The Internet presents us with instant information, from reliable and unreliable sources. I am an unreliable source. Most of what we read on the Internet is, but there are clues to spotting the unreliable.
Anonymity is a big tip off, said the hypocritical blogger who goes by a pseudonym. But then I've already said I'm no expert, and my anonymity, designed to separate the Googleable work me from the personal me, is imperfect. I stand behind my opinions. My name just stands a little further back.
Lack of sources is another clue. Where is the writer getting the facts? And if the opinion isn't based on fact, it's not worth any more than my Magic Eight Ball's opinions.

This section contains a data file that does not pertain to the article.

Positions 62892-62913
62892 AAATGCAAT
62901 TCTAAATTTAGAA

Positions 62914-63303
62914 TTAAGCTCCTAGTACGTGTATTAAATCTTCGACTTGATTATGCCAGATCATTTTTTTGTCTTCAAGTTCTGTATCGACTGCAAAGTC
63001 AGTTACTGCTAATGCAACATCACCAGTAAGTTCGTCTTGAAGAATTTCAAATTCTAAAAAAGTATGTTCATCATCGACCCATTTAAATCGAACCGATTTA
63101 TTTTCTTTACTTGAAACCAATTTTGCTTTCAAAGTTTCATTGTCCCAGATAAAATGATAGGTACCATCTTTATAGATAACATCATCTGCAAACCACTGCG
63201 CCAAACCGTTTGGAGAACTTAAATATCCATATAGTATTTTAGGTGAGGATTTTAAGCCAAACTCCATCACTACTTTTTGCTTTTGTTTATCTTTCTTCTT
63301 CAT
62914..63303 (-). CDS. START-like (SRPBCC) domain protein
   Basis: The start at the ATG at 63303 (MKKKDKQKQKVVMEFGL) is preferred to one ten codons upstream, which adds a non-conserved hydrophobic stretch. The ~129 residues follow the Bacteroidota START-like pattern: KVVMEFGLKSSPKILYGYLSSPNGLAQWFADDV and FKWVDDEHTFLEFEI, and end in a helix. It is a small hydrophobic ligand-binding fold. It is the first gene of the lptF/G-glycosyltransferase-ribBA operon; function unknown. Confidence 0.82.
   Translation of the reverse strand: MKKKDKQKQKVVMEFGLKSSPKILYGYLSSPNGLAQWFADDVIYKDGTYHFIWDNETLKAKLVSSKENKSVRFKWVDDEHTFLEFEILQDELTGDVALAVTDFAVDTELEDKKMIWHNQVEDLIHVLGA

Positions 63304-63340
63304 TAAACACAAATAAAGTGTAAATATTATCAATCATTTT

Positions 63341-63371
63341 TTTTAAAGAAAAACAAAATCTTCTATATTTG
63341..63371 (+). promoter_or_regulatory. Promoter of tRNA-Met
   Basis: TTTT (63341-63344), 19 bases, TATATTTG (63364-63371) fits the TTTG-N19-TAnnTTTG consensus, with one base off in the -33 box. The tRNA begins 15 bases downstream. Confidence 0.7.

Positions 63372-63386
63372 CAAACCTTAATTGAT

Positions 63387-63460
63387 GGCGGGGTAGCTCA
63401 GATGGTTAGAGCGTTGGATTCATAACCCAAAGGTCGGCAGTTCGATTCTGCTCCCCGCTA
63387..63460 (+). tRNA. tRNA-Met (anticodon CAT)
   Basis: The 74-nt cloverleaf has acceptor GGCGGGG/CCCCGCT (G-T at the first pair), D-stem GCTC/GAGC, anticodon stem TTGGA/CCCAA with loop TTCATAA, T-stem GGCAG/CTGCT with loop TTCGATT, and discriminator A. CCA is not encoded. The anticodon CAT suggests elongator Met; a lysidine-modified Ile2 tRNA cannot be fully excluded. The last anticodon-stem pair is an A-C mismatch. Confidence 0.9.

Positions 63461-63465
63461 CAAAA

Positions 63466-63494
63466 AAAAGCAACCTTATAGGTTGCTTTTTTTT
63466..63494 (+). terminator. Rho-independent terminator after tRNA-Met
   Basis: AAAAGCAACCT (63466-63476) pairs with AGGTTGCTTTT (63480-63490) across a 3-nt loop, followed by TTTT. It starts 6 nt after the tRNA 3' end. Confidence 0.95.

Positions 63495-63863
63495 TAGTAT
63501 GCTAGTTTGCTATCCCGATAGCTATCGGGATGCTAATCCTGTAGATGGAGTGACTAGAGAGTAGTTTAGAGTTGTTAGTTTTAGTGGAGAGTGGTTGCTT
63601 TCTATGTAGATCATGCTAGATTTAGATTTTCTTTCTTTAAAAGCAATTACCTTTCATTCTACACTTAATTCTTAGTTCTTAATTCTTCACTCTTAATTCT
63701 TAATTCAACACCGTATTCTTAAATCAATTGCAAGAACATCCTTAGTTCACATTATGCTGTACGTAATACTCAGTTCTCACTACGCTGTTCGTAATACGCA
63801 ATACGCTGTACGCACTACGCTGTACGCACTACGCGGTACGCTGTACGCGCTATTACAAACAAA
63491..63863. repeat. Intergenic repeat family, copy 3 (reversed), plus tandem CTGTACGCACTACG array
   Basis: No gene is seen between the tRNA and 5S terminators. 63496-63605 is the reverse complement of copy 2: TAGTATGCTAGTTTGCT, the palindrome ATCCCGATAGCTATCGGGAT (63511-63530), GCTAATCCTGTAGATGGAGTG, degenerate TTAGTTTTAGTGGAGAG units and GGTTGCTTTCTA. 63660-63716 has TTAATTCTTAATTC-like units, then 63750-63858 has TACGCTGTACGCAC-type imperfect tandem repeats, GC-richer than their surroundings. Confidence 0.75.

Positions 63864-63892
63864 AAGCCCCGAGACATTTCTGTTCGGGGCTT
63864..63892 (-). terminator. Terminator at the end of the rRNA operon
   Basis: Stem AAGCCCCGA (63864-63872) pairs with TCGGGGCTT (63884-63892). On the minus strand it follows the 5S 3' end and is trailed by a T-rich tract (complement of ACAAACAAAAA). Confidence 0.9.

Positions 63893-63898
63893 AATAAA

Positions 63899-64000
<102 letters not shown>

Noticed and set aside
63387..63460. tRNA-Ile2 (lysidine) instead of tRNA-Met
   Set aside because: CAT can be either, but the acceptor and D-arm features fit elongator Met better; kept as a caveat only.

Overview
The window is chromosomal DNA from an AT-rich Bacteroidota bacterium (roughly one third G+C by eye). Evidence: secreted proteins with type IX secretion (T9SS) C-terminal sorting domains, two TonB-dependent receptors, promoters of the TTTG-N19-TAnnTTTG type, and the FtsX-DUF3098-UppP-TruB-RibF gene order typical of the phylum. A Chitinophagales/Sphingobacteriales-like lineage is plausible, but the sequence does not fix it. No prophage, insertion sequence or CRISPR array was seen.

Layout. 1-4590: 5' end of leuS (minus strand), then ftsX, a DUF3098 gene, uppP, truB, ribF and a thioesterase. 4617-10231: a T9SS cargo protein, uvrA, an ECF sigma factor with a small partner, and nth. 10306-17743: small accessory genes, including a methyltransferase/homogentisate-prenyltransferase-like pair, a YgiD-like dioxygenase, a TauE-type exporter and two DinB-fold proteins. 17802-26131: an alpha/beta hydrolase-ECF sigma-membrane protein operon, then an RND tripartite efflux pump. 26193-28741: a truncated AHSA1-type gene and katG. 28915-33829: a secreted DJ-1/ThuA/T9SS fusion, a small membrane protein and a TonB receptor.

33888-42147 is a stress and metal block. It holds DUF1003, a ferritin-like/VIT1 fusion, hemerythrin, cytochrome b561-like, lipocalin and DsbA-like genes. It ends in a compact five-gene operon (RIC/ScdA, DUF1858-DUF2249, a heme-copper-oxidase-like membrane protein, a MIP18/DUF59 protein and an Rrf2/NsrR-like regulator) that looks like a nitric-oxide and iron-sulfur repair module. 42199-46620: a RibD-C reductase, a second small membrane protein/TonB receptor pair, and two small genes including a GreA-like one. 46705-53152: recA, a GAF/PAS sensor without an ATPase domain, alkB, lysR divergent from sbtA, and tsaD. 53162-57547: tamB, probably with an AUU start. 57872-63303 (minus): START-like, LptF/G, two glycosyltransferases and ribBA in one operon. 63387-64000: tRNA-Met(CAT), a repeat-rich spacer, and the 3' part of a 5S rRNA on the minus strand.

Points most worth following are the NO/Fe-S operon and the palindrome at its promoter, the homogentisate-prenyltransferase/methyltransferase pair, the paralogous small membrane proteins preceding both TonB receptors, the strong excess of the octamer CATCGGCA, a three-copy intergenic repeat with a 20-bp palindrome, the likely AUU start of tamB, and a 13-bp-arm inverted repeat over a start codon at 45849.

Checking those sources is important. Conspiracy theorists might not trust the typical reliable sources, but look at the reputation of the organization putting out the information. The Mayo Clinic is likely a better source of information about a drug than a pharmaceutical company, for example, and far better than one person complaining she took the medicine once and it gave her hives. Then use the gut feeling test to check the correlation between the facts and the opinion - in your now-informed opinion, is the author's take on the issue reasonable?
So please, don't believe something just because I tell you to. Unless I tell you that my favourite colour is blue. And even then, skepticism is a good thing.
(Visit my blog, Unified Theory of Nothing Much, for more slightly substantiated opinions on entertainment and life.)